Here's what you need to know about extreme heat
Delhi was left scalded as the mercury soared to 48 degrees Celsius on June 10, 2019 — the hottest June day for the nartional Capital ever. Dholpur in nearby Rajasthan was worse at 51°C. It was the fourth time that the temperature crossed 50°C in June in the state, according to Indian Meteorological Department.
With north India in grips of an unabated heatwave, people face health risks that can be critical. Seriously, how much can a human body endure? Let’s try to understand.
The body works best in a narrow range of body temperature — 36-37.5°C, according to scientists. Breaching 40°C can be dangerous even at low humidity levels; with the temperature currently near 50°C, the situation is critical.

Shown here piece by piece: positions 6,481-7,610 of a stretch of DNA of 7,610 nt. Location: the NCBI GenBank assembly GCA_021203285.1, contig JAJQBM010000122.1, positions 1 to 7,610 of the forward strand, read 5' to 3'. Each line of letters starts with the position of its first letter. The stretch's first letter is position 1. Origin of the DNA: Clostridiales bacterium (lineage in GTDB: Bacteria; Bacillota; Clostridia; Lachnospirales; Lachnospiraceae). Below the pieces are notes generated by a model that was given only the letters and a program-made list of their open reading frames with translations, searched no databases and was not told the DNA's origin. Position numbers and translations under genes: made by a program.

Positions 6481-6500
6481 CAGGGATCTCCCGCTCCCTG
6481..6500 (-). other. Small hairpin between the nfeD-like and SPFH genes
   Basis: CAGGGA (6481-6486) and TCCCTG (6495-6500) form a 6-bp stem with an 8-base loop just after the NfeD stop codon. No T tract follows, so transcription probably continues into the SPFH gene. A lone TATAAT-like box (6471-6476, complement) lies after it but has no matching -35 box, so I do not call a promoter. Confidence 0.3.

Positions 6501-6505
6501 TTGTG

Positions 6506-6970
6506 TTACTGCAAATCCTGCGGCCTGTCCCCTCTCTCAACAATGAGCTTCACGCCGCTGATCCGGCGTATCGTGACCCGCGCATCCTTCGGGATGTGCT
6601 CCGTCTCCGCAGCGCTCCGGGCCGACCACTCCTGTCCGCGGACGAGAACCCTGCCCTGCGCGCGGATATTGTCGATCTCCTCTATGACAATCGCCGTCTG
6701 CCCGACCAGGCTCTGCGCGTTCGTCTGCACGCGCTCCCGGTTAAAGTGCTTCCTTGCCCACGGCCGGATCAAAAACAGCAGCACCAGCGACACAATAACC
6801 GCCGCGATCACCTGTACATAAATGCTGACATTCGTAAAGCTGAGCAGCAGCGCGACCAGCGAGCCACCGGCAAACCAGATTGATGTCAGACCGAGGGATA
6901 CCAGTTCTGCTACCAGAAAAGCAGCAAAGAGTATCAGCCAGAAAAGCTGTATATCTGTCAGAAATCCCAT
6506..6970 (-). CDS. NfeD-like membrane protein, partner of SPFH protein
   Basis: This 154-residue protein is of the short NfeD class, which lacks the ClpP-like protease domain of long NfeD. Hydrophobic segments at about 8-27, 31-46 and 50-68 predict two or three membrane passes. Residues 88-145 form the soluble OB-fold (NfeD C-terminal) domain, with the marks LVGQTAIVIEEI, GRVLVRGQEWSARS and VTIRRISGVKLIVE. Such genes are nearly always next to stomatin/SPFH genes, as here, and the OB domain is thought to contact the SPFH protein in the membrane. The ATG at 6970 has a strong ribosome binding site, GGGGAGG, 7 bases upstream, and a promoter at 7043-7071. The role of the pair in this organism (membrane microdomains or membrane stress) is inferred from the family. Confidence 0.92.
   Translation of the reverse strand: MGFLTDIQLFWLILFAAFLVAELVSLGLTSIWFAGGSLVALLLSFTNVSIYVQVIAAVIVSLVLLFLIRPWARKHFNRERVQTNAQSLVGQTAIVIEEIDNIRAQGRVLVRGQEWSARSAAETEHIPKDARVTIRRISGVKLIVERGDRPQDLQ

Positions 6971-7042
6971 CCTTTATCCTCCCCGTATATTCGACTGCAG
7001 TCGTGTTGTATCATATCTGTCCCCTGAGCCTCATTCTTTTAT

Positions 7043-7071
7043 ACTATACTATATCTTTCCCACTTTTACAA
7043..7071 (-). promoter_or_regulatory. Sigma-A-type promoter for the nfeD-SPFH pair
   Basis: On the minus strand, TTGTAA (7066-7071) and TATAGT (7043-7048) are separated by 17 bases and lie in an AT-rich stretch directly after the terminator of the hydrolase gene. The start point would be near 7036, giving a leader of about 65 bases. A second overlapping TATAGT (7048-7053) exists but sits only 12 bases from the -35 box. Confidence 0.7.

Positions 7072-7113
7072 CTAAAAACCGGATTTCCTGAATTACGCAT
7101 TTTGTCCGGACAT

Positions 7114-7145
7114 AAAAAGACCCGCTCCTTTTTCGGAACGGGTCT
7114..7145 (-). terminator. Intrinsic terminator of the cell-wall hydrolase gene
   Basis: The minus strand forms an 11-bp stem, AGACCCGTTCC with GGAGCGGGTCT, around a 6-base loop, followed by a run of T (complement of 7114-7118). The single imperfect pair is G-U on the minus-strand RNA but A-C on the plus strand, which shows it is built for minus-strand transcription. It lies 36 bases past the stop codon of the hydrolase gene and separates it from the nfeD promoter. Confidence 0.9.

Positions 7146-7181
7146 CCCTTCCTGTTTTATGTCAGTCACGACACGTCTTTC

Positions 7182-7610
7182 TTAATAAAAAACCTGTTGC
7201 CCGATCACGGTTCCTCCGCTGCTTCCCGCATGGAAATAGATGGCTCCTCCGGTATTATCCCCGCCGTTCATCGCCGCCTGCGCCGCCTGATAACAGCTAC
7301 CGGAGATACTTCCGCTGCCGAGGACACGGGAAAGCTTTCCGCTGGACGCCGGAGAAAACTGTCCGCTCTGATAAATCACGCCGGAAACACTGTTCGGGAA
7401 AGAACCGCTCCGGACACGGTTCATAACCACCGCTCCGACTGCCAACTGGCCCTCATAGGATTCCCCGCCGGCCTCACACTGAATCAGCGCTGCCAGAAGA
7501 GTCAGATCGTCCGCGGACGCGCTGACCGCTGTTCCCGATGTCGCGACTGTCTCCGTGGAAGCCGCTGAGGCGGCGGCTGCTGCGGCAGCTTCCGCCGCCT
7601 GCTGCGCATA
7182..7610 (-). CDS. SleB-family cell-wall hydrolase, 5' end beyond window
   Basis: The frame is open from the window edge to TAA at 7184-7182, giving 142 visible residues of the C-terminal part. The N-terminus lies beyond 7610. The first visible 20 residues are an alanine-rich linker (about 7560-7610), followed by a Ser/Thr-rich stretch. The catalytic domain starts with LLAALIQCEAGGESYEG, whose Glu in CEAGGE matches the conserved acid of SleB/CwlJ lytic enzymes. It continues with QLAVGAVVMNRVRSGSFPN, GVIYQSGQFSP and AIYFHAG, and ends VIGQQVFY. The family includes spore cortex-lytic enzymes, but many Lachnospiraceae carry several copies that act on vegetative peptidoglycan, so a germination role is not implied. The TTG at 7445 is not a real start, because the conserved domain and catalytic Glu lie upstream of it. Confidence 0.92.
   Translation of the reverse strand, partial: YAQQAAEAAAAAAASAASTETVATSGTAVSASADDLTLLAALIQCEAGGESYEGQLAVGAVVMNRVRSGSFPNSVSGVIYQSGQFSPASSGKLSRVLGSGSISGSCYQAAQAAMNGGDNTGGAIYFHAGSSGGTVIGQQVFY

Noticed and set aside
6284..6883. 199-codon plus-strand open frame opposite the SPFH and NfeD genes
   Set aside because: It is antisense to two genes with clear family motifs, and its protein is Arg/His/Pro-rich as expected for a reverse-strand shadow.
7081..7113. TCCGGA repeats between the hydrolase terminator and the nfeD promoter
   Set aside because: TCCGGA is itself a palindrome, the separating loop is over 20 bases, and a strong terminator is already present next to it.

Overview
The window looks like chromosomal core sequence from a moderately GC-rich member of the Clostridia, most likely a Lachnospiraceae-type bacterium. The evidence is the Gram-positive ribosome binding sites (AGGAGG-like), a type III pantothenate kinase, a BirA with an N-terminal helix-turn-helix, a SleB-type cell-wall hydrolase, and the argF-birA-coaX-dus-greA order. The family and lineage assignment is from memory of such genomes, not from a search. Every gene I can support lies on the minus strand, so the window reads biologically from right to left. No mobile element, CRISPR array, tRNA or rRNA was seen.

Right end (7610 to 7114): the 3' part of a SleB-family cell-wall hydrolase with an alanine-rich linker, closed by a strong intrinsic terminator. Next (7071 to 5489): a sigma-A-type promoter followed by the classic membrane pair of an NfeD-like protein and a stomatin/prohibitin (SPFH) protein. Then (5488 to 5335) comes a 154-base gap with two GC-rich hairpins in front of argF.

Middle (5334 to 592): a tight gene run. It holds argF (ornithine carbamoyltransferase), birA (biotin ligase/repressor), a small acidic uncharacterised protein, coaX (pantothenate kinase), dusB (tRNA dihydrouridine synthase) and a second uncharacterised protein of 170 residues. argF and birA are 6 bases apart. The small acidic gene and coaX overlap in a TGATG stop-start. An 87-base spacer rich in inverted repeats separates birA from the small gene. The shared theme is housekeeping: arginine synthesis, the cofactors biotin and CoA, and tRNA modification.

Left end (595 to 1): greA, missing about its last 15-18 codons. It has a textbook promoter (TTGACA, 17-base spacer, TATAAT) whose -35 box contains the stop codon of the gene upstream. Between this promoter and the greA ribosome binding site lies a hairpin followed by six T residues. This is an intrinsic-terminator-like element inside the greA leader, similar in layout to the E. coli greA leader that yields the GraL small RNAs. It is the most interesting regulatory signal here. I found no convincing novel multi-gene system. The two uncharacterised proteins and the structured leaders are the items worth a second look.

Our bodies combat heat mainly by sweating, breathing and increasing the rate of heart beat; the hotter and more humid it gets, the more the body needs to sweat it out, increasing the risk of dehydration.
Extreme heat can lead the to struggle to cool itself down, which can lead to heat cramps, exhaustion and even sunstroke.
A sunstroke is a medical emergency that can permanently damage vital organs; it can even be fatal, if not treated in time. People in hotter countries tend to better cope with extreme heat. But older people, babies and young children as well as pregnant women are susceptible to falling sick.
So, what precautions can we take?
Drink lots of water, avoid stressful exercises and dress lightweight in mild tones. In extreme temperatures, however, such precaustions don't work. It then becomes essential to find a cool environment to artificially reduce body's temperature.
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